No one can accuse Tom Walkom or Jim Travers of being conservative shills, anything but. The same goes for the Toronto Star itself, probably the strongest voice for Canadian Liberals. Yet they've all but written off Michael Ignatieff and his wobbly, timid leadership of what he's transformed into today's Conservative Lite Party of Canada.
Read this, and this, and this. And this is just scratching the surface.
The Liberal Party is not supposed to be Canada's alternate conservative party. The Liberal Party is supposed to be, as the name suggests, liberal. The Liberal Party is not supposed to be Stephen Harper's Parliamentary water boy. The Liberal Party is not supposed to cower and flinch every time Harper fakes a punch.
Look, this guy has had 18-months during which he's gone from bad to worse. The country and the Liberal Party are the worse off for it. Time after time this leader has gone to the wrong side of policies, the Harper side. Michael Ignatieff did not get handed the leadership so he could be the best thing Stephen Harper has going for him. He was not given the keys to Stornoway so he could while away his time jockeying for position instead of doing his job as Leader of the Opposition.
It's a pity. Listening to Ignatieff speaking now at the Empire Club, he is making good points. He is a good orator but not a strong leader. With the surrender of the upper hand on the detainee issue, the Liberals continue to play into Harper's hands. Words are not enough. We need opposition in Canada. Not Conservative-light.
I'll never defend Iggy. I think he's failed miserably to identify the Liberals as something other than Con lackies.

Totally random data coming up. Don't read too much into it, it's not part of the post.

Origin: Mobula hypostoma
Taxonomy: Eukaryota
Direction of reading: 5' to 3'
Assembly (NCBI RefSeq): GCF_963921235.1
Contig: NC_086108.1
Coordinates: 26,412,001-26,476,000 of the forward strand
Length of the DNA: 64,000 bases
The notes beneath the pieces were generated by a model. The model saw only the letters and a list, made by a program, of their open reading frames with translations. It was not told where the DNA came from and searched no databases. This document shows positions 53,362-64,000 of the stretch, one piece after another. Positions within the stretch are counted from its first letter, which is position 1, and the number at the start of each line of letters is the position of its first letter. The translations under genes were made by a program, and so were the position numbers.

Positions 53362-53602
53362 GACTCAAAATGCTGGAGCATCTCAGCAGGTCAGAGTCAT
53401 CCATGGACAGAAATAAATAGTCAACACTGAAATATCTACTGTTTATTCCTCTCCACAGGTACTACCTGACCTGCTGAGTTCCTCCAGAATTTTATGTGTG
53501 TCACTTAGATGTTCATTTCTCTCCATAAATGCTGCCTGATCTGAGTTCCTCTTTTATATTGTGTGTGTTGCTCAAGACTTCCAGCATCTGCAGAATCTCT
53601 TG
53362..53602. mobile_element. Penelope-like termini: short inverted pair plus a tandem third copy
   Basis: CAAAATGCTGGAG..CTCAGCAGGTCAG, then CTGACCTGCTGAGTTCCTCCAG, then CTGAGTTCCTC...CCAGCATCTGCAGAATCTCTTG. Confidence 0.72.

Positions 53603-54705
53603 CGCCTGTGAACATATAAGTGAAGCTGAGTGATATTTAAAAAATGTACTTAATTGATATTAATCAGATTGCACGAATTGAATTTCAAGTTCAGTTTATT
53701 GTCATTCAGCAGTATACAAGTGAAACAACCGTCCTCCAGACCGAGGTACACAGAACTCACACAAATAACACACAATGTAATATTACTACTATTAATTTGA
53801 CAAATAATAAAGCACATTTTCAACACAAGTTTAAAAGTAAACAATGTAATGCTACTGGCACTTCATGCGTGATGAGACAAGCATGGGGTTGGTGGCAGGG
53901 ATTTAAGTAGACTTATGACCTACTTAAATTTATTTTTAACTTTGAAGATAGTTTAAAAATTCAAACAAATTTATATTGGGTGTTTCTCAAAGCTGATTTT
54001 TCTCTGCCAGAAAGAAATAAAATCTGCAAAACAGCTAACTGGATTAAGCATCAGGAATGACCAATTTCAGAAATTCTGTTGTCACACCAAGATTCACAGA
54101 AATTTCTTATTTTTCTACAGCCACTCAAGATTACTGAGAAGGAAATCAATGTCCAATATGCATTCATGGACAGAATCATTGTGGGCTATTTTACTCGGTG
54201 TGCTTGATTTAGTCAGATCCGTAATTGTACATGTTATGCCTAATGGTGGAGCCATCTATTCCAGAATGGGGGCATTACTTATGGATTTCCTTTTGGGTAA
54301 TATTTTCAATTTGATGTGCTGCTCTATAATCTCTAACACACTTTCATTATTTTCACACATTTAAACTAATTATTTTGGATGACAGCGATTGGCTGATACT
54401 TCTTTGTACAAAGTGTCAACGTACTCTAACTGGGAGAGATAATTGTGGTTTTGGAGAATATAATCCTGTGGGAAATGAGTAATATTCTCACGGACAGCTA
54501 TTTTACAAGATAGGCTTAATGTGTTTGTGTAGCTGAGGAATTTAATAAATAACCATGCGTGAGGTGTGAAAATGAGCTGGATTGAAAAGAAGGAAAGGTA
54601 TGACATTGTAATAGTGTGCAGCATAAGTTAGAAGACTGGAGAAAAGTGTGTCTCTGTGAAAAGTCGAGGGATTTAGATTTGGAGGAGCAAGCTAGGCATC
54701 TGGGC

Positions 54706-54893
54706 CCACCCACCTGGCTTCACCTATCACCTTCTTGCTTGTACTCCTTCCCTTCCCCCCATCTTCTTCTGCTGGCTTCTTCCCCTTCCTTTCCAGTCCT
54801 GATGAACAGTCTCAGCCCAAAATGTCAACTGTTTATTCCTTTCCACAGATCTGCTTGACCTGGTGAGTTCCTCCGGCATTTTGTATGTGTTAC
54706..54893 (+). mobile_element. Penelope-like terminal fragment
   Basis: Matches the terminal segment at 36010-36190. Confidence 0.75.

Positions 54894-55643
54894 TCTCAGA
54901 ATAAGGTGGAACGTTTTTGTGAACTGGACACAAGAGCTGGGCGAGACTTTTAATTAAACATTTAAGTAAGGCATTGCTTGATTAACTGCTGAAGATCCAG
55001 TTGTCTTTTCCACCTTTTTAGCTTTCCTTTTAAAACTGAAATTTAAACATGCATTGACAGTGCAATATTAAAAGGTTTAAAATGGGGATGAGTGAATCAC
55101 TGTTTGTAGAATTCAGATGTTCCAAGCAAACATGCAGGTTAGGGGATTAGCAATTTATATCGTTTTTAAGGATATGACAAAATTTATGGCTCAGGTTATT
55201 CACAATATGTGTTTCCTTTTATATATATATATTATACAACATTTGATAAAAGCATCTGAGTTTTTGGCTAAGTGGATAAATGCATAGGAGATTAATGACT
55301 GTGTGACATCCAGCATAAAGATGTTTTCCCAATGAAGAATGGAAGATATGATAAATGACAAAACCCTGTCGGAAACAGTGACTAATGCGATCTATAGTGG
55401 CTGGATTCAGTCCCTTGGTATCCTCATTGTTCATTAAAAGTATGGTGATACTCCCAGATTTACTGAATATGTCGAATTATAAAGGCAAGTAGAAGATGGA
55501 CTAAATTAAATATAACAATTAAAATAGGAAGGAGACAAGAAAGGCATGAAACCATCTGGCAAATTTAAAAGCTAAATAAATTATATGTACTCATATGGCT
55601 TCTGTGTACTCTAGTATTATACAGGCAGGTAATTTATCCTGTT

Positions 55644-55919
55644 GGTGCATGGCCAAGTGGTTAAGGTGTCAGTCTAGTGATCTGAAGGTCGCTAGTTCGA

But here's the deal: Travers, Walkom and others may be able to speak their minds, but the reality is that the Star is still owned and operated by the same conglomerate that owns Bell, the Globe and Mail and the CTV.
They're playing us for fools and they're doing a very good job of it.
This kind of stuff reeks of intentional policy to discredit the leader of the opposition.
Playing us for fools, Anon? That's a pretty big conspiracy theory, don't you think? They're trying to subvert the Liberal ranks? Sorry, I don't buy that. I'll go by the content.
So exactly who would lead the Liberals in the next election? I don't see anyone of quality and electability rushing to fill the gap....
At least with him they've fallen about as far as they cab, and can only bounce upwards. Having said that, I don't care for his style and don't think he can win an election. But who is the credible alternative - and puhleese don't say Bob Rae!
Anon, the Libs need to select an individual with the essential core attributes. First, the person must be a proven leader. Unfortunately, leadership was never the strong suit of either of the last two LPC leaders. They need someone with keen political instincts. Harper isn't good but he is lucky and, most importantly, he's shrewd. That's how he's mauled every Liberal leader since Martin. In the rare instances when Harper faces a showdown he can't manipulate, he folds. The rest of the time he's just a cheap bully.